Last week on a local call-in show on WOSU, Ohio, NPR ombudsman Alicia Shepard virtually boasted about NPR’s giving into “pro-Israeli” pressure: “NPR is not as much criticized for its Middle East coverage as it was back in 2002, which it was attacked quite strongly by a pro-Israeli group. And that group was in many ways successful, and as a result NPR went back and re-evaluated the coverage and how things are handled and started doing things a little differently....”
One collapse leads to another. I called in and thanked Shepard for her previous stance of asking that reporters describe Israeli colonies--built on stolen land--as violations of International Law, rather than use the Israeli term “disputed.” I told her, though, that reporters continue to say “disputed.” In a flip-flop, Shepard said, “The reason that it would be ‘disputed’ is that Israelis may feel that this is their land, and they got it fair and square during the war, and then the Palestinians would say, No, this land was stolen from them, --so in that sense, it’s ‘disputed’” (10:26).
The arbiter of ethical reporting violated fairness in her about-face: Donating all of Palestine to Israel—Greater Israel accomplished... .No country can legally win land “fair and square [through] war” ....“Disputed” isn’t a disinterested label, but the Israeli government’s.... Israel’s violation of International Law is crucial context listeners deserve. And Shepard herself had bragged about that “rich” “context” is “NPR’s signature” of “good journalism.”
So Shepard reversed her answer to me from an April 1 call. At that time she said: “The story about Israel intending to build 1600 housing units in East Jerusalem is a big story. Susie, I've brought that up about: ‘Let's not use the term 'disputed.'”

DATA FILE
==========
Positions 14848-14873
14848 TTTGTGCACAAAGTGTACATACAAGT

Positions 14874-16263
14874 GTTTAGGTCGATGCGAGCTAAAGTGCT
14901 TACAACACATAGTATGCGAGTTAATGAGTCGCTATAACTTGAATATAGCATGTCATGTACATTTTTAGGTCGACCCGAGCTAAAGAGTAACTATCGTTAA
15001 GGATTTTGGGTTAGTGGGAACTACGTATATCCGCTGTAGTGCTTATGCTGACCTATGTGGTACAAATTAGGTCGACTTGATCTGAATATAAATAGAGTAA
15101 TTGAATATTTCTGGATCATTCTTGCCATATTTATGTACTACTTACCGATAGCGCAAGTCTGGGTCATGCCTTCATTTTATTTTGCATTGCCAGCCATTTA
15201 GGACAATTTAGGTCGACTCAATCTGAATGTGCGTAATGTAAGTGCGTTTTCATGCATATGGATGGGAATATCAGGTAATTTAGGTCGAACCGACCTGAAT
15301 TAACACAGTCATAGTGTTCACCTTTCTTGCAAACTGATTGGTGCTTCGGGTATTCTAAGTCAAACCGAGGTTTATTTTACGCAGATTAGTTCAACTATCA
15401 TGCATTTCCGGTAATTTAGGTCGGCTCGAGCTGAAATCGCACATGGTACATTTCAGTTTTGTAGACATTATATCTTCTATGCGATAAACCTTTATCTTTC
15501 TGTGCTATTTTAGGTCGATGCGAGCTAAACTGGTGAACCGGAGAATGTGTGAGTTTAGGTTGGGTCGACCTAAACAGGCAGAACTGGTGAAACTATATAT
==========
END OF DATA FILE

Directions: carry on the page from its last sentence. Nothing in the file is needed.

I wanted to probe Shepard’s turnabout last week, but WOSU host Ann Fisher again shielded the ombud by putting me on hold, and Shepard shifted from defense to offense: NPR’s job “isn’t to advocate. Maybe you have more of a vested interest or a personal interest in the story,” she told me, “so you listen to it in a way where you’re picking up on a key word.” Exactly. NPR’s job isn’t to advocate Israel’s interest, which it does when it uses Israeli-government terms like "disputed."
Shepard asserted that “An NPR story may be fair, but it is also in many ways neutral.” Would NPR give equal time to segregationists applauding Bull Connor’s hoses and dogs? Would NPR suppress news of Rev. Martin Luther King and the marches for Civil Rights? Why not? Because to do so would deceive a 1960s audience about liberation from injustice.
Both times I talked with Shepard, she referred to the evaluations made by hired assessor John Felton; but the problem with his reports is precisely that they merely count how many Israeli and Palestinian stories and spokespeople appear. link to www.npr.org, link to www.npr.org
Such tallies are easy, and not journalism. Felton neglects the hard work of comparing the assertions to reality: how much land Israelis steal, how many more people they kill and injure than casualties they suffer, how many children's growth they stunt through malnourishment. The coverage is reduced to the dreadful idea of “competing narratives,” with no referee. Shepard can only proclaim, “bias is in the eye of the beholder,” when NPR discards facts like International Law.
George Orwell warned that “Political language…is designed to make lies sound truthful and murder respectable, and to give an appearance of solidity to pure wind.” link to orwell.ru. Orwell’s "The Road to Wigan Pier," say, doesn’t give equal time to the mine owners, but simply depicts miners’ terrible suffering.
NPR functionaries like Alicia Shepard and Ann Fisher are gatekeepers at the U.S. checkpoints: keeping Americans in ignorance.
Later Gabrielle, another caller to the Ann Fisher, showed how NPR responds to some progressive demands (26:10). First, a compliment about what an admirable job Shepard is doing. Then, the suggestion of a “tiny... constructive criticism" that Fisher supports: removing sexist terms like ombudsman from NPR. Hilariously, Shepard at first brushed off the request. The caller responded that language like "fireman" and "firefighter" limits children's aspirations. Fisher chimed in. Gabrielle spoke of the subtlety of saying "one man's x." Shepard agreed it’s an important topic--"This is something that I do care very much about"--and the disparity of male and female voices is an issue she’s studied.
Then she summed up: “How will we ever move on, if we don’t address it?”